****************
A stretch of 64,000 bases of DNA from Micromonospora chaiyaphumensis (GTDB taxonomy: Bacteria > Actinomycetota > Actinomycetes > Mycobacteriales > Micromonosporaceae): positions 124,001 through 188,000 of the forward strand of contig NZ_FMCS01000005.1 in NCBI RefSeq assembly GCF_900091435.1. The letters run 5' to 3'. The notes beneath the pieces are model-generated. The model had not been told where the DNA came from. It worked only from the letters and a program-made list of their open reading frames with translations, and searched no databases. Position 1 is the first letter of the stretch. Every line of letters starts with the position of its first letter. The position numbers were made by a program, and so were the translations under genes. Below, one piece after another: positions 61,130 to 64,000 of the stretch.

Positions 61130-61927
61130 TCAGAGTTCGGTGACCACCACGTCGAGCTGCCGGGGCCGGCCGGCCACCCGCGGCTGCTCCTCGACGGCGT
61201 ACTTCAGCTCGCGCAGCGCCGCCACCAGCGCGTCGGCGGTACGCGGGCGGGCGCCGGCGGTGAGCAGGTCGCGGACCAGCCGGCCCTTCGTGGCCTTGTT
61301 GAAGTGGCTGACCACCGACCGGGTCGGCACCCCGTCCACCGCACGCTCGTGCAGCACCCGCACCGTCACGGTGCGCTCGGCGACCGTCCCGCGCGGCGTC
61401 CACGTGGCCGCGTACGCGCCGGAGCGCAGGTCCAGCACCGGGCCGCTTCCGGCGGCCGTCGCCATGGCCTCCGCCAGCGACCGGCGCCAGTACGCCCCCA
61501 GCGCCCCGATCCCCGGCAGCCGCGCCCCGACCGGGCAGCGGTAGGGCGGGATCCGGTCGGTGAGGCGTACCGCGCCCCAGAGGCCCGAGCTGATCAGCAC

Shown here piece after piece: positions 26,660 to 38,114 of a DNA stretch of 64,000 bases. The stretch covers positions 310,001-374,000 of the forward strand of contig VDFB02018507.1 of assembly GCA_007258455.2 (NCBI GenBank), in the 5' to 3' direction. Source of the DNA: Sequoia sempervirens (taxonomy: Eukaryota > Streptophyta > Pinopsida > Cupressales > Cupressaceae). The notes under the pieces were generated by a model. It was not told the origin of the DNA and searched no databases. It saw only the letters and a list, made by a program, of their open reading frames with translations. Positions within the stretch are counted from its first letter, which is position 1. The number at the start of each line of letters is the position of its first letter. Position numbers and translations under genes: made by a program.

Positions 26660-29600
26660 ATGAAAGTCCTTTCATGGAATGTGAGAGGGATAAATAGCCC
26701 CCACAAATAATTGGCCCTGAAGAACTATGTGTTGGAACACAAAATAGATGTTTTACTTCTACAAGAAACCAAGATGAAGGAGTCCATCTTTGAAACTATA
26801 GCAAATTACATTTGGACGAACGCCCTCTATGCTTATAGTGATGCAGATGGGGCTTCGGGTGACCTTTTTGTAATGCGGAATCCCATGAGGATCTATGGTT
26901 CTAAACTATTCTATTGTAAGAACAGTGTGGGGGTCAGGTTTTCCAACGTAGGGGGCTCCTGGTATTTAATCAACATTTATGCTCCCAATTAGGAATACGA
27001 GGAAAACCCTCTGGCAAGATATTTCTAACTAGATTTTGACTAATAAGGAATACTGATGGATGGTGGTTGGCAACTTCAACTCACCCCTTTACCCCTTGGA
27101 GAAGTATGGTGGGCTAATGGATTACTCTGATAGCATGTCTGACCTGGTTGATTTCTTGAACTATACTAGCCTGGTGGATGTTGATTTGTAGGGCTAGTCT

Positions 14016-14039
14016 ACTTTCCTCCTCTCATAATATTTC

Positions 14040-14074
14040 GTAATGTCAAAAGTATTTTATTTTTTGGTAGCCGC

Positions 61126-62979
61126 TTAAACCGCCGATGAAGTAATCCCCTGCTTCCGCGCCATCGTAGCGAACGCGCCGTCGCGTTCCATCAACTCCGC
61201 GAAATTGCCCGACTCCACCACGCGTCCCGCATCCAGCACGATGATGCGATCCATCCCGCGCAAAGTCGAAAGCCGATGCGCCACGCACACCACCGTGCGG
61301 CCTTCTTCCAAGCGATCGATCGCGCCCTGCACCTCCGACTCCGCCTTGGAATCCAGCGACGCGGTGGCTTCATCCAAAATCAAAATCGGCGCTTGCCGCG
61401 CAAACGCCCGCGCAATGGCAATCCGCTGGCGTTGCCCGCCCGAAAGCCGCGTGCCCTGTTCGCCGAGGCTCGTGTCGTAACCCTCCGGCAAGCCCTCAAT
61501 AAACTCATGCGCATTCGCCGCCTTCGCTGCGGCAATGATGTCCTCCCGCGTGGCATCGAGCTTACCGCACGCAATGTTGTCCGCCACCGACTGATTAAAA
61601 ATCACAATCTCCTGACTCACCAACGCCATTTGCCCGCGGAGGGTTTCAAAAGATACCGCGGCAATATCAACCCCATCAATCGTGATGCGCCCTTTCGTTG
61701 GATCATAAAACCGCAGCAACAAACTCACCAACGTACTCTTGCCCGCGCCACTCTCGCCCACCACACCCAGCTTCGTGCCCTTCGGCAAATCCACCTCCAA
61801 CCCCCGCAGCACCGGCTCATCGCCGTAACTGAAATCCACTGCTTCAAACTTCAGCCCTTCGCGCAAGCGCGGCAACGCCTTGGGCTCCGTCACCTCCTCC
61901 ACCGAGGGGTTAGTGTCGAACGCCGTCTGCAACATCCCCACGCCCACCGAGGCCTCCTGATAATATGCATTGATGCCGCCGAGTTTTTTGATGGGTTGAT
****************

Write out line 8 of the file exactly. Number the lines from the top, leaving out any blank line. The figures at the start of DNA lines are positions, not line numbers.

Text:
Shown here piece after piece: positions 26,660 to 38,114 of a DNA stretch of 64,000 bases. The stretch covers positions 310,001-374,000 of the forward strand of contig VDFB02018507.1 of assembly GCA_007258455.2 (NCBI GenBank), in the 5' to 3' direction. Source of the DNA: Sequoia sempervirens (taxonomy: Eukaryota > Streptophyta > Pinopsida > Cupressales > Cupressaceae). The notes under the pieces were generated by a model. It was not told the origin of the DNA and searched no databases. It saw only the letters and a list, made by a program, of their open reading frames with translations. Positions within the stretch are counted from its first letter, which is position 1. The number at the start of each line of letters is the position of its first letter. Position numbers and translations under genes: made by a program.